Herman: State should invest in caregiving workforce
The human services sector is facing a historic workforce shortage of frontline caregivers. The impact of COVID-19 has pushed our statewide system of care past the breaking point. If Oregon doesn't take immediate action, it's poised for failure and collapse.
Insufficient reimbursement rates from the state and private health insurance payers have created an ongoing struggle for human services providers to recruit and retain qualified staff, especially Child and Family Therapists, who deal with children's mental health, and Direct Support Professionals, who provide 24/7 essential care for people experiencing intellectual and developmental disabilities and behavioral health issues.
These highly trained professionals and caregivers perform physically, mentally, and emotionally challenging work. However, the long-term underfunding and lack of investment by Oregon to ensure the stability of care has taken its toll. The job is unsustainable financially for many employees.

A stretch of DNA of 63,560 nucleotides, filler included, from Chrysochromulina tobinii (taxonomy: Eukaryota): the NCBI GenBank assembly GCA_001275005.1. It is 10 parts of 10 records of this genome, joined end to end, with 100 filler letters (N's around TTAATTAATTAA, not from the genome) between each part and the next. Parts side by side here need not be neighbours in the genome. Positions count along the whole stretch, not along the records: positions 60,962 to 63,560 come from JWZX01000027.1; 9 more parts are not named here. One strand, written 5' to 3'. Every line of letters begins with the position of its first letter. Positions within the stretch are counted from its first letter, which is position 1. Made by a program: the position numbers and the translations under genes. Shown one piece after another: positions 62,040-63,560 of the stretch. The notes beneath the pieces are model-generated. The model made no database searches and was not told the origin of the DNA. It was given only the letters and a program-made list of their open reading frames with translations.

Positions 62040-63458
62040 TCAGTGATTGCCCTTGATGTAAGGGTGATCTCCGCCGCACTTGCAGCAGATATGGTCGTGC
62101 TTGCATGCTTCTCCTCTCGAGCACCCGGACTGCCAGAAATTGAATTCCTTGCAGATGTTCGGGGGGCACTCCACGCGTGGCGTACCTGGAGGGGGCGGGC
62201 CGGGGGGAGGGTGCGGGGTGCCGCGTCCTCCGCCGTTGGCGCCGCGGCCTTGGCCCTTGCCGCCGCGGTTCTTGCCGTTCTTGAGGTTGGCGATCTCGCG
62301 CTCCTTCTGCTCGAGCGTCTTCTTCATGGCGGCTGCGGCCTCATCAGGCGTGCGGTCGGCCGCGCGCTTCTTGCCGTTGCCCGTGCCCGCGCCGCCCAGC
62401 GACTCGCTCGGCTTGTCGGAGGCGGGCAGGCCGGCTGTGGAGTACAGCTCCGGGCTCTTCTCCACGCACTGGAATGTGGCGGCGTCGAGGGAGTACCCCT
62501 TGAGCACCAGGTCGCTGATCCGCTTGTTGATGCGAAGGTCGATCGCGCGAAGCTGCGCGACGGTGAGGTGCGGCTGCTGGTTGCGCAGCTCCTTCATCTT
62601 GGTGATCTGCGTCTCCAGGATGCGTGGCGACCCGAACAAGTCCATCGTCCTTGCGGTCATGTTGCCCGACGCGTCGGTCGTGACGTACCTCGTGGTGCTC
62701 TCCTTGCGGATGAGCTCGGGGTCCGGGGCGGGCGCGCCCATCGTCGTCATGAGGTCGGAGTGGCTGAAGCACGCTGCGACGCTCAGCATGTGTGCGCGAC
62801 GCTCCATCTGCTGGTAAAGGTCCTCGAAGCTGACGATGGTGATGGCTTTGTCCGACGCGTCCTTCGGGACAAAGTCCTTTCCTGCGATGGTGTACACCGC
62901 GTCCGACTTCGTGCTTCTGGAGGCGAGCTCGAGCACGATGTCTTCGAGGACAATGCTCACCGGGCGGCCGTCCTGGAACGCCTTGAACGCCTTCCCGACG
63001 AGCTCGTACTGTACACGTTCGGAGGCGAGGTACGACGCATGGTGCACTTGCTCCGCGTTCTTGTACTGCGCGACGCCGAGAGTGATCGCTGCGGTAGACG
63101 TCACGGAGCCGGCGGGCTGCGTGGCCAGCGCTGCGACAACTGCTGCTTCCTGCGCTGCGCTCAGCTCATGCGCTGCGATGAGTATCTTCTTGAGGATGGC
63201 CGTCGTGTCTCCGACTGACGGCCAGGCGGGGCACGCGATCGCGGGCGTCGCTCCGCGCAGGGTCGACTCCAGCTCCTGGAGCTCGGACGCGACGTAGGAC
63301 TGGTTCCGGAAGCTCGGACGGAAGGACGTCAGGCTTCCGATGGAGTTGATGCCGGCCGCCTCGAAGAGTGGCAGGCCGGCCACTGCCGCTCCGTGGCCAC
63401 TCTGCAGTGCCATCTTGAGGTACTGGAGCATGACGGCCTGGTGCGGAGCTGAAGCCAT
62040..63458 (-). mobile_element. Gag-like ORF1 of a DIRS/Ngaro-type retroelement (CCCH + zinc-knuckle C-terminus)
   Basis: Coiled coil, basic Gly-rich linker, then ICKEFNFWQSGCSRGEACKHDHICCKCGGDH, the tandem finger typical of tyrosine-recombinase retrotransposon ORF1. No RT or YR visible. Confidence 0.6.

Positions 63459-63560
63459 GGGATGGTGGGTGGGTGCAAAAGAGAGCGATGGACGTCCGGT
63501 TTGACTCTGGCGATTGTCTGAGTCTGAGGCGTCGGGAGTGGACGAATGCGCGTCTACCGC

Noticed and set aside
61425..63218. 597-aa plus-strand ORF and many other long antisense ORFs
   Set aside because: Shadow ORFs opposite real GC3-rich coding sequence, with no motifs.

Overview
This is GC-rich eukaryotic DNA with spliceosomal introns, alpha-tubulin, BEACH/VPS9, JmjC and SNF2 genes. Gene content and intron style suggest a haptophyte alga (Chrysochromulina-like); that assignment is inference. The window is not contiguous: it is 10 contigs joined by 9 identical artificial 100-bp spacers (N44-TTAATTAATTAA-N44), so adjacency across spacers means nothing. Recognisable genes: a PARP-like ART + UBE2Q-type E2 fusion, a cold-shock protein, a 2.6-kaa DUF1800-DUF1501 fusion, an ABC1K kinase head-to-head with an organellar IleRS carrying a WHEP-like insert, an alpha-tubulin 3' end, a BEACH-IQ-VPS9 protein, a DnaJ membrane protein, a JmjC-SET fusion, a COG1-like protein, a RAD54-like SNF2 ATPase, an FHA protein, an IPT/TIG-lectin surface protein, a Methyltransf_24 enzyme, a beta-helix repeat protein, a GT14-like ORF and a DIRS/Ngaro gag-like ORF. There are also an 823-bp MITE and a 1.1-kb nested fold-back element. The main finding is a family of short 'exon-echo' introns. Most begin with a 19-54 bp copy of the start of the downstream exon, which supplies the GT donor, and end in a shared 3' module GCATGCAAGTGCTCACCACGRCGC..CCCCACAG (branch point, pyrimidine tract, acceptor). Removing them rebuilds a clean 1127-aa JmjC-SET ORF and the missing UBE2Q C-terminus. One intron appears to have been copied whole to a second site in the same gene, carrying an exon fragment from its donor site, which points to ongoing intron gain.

The state needs to show it values caregiving with compensation reflective of this challenging work. Lawmakers need to significantly and immediately increase reimbursement rates or provide funding streams, so human services providers can offer equitable, competitive wages that compete with other sectors.
In February, Oregon's Legislature will convene for a special session. It's our hope lawmakers will pass critical legislation to address the need for long-term, ongoing investments in our caregiving workforce.
Without additional state funding, human services providers will have to reduce services and close programs. For those who need round-the-clock residential care, they could end up in a hotel monitored by overwhelmed state workers, a homeless shelter, or worse, in crisis waiting in an overcrowded emergency room or even jail. People who spend their career caring for our most vulnerable citizens deserve our admiration and respect. The need to invest in these workers is greater than ever.
We're counting on our elected officials to do the right thing.
Miki Herman of Northeast Portland is the interim chief executive officer at Portland's Albertina Kerr Centers.
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